By now, you might have heard of the increasingly famous pet rabbit by the name of Marlon Bundo.
This isn’t just any pet rabbit: it is Vice President Mike Pence’s pet rabbit. The Pence family recently published a children’s book about their pet rabbit. The book is entitled, A Day in the Life of The Vice President.
Most famous for his appearances on The Daily Show and his HBO show, Last Week Tonight, John Oliver’s take on the life of Marlon Bundo differs a bit from that of the Pence family’s.
Nevertheless, John Oliver’s book is the #3 most sold book on Amazon as of March 22nd. That makes John Oliver an influencer, right? As we have covered, the impact of influencer marketing is hugely useful right now.
How do journalists and personalities like John Oliver and Jake Tapper “go viral”?John Oliver and Last Week Tonight bought into influencer marketing with #MarlonBundoClick To Tweet
Marlon Bundo: A Pet Rabbit, a Rabbit, an Icon
Anyone who is remotely familiar with John Oliver’s HBO show knows that he is critical of the current administration. His latest segment, linked above, focused specifically on Vice President Mike Pence.
John Oliver parodied the Pence book and created A Day in the Life of Marlon Bundo.
As Oliver says (and I agree), Marlon Bundo is an objectively good name for a pet rabbit. But this isn’t just a comedian making a joke out of his ideological opponent.
The truly fascinating aspect of this parody has been its overwhelming effect on internet attention and eCommerce.
A Children’s Book About Two Male Rabbits Goes Viral
What fascinates us isn’t in the book itself, but how John Oliver’s audience reacted to it.
A Day in the Life of Marlon Bundo ousted James Comey’s memoir on Amazon’s best-seller list on March 19th. It sold 180,000 copies in just two days and John Oliver has confirmed that more are being printed.
But this isn’t the first time something from Last Week Tonight has gone viral. John Oliver has a history of inspiring this kind of action.
All Points in Charisma: How Last Week Tonight Motivates Others
Three years ago, John Oliver used his platform of Last Week Tonight to motivate people to protect Net Neutrality.
Unfortunately, he had to do it again in 2017. The Net Neutrality debate aside, we’re more concerned with the sheer volume of impact Oliver’s show had.
Just as with the response to Oliver’s Marlon Bundo, fans flocked to the FCC’s website after Oliver implored them to act. Commenters posted more than 45,000 comments before the website ultimately crashed.
John Oliver Incites Trolls for Good Against FCC
As mentioned, A Day in the Life of Marlon Bundo sold 180,000 copies in just two days. If John Oliver decides to champion a cause, his following is generally loyal and motivated in their responses. Why is this?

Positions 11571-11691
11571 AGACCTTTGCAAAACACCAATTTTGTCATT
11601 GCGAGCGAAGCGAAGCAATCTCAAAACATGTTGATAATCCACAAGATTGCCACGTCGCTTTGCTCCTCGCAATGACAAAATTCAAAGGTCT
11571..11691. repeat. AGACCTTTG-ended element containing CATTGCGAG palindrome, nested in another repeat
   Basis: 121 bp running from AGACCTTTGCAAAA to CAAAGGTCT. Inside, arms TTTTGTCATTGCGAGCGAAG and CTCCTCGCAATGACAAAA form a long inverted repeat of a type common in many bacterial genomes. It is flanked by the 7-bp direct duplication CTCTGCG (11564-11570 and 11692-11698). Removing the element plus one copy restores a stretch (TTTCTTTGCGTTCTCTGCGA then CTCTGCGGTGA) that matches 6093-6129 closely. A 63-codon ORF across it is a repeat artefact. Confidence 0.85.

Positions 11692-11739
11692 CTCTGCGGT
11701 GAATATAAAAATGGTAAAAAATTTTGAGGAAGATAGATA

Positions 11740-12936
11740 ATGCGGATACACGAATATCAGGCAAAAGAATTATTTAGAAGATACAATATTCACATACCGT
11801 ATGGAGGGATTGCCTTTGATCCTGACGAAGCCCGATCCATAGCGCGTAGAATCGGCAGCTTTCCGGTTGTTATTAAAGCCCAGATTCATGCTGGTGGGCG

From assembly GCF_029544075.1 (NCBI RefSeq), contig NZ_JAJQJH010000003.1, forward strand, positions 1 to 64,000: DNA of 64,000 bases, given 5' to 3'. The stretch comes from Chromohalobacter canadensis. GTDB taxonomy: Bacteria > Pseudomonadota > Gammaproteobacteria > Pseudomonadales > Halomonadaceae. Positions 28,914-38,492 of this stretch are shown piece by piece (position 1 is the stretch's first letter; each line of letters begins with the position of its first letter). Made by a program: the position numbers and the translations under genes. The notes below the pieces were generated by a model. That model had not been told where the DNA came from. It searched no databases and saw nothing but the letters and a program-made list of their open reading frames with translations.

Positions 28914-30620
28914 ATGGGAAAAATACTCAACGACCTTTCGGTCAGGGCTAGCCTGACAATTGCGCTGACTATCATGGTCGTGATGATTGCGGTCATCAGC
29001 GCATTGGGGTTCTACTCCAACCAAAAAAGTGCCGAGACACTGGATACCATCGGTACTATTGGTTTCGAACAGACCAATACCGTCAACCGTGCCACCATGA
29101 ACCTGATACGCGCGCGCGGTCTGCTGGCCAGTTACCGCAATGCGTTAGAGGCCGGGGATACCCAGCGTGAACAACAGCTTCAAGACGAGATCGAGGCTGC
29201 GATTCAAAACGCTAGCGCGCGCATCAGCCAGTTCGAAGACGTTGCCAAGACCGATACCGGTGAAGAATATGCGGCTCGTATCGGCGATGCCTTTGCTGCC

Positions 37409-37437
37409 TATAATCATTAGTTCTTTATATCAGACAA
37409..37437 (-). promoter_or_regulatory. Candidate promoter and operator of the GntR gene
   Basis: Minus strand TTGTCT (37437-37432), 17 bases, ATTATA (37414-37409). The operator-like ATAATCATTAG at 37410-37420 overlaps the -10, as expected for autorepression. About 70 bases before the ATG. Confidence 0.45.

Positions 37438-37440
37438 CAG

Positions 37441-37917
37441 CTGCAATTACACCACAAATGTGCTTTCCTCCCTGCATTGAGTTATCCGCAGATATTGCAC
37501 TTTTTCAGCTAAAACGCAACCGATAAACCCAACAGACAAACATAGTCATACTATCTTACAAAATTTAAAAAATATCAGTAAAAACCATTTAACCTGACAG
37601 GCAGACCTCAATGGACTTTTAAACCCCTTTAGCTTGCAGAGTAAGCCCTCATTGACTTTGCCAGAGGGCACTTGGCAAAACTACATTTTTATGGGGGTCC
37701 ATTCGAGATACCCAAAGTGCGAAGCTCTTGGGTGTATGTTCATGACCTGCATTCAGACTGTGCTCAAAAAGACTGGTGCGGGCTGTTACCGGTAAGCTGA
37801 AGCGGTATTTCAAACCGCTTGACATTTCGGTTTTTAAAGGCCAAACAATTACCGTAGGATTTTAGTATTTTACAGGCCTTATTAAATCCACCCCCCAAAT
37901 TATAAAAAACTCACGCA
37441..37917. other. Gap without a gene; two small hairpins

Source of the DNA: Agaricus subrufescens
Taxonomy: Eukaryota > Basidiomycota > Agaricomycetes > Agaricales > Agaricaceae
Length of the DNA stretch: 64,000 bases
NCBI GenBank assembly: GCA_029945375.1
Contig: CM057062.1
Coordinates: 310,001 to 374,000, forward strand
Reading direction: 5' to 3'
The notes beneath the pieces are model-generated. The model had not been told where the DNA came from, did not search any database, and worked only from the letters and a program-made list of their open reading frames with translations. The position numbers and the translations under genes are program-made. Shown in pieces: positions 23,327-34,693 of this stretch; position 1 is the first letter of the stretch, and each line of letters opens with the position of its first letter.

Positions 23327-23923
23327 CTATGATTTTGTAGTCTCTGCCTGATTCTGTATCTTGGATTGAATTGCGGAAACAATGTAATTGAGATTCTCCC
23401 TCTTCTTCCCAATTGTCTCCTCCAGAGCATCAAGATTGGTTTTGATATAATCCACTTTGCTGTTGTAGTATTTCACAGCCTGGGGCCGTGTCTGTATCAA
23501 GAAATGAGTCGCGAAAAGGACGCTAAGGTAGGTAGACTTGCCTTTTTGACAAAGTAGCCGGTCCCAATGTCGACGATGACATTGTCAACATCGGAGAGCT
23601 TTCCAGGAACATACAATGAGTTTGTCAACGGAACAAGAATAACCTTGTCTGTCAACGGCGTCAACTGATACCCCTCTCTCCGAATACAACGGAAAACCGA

You can say what you like about his personal qualities. Whether you agree with him or disagree with him in terms of politics and social issues, content marketers and those wishing to build an audience should take note of his strategy.
John Oliver has built a system designed to increase audience engagement and leverage user-generated content in one fun package.
People like Jake Tapper and John Oliver have the power to influence their audience. So much so that John Oliver’s audience bought 180,000 copies of a book in two days. Jake Tapper has been parodied on SNL many times.
Even if you don’t like them, you have to admit that they’re influential. They’ve taken this influence, television, and the Internet and social media to create a feedback loop that has a real impact on the world around them.
Selling almost 200,000 copies of a book in two days isn’t so bad for the program itself, either.
What Journalists Teach us About Modern Digital Marketing
Last Week Tonight has been hovering around a .5 Nielsen rating for the 18-49-year-old age demographic. We hope it’s not too much of a stretch to assume that his show attracts a predominately millennial audience.
How does he motivate the millennial generation so well?
Forbes labeled “transparency” the path to marketing to millennials, and we tend to agree with them.
Using influencers is a way to enhance transparency via sincerity and relatability. So, it’s no surprise that 81% of marketers using influencer marketing nowadays.
If journalists leveraged their sincerity with their audience to ends like crashing the FCC website, maybe it is time to consider adopting some of their tactics.